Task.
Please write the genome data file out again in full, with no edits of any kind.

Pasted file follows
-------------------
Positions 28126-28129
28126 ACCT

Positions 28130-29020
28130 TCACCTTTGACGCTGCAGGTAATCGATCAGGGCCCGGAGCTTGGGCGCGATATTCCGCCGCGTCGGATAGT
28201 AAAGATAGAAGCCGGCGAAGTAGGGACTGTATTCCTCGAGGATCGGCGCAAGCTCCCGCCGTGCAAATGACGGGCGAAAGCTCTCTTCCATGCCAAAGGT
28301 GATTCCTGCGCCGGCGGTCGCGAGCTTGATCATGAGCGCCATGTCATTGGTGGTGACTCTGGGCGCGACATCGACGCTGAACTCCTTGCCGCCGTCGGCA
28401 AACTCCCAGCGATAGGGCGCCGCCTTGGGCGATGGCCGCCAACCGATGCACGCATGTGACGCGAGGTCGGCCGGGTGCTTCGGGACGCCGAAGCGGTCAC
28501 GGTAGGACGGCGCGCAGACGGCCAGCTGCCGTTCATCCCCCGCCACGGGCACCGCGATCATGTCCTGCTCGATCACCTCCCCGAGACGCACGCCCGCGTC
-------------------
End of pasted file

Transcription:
Positions 28126-28129
28126 ACCT

Positions 28130-29020
28130 TCACCTTTGACGCTGCAGGTAATCGATCAGGGCCCGGAGCTTGGGCGCGATATTCCGCCGCGTCGGATAGT
28201 AAAGATAGAAGCCGGCGAAGTAGGGACTGTATTCCTCGAGGATCGGCGCAAGCTCCCGCCGTGCAAATGACGGGCGAAAGCTCTCTTCCATGCCAAAGGT
28301 GATTCCTGCGCCGGCGGTCGCGAGCTTGATCATGAGCGCCATGTCATTGGTGGTGACTCTGGGCGCGACATCGACGCTGAACTCCTTGCCGCCGTCGGCA
28401 AACTCCCAGCGATAGGGCGCCGCCTTGGGCGATGGCCGCCAACCGATGCACGCATGTGACGCGAGGTCGGCCGGGTGCTTCGGGACGCCGAAGCGGTCAC
28501 GGTAGGACGGCGCGCAGACGGCCAGCTGCCGTTCATCCCCCGCCACGGGCACCGCGATCATGTCCTGCTCGATCACCTCCCCGAGACGCACGCCCGCGTC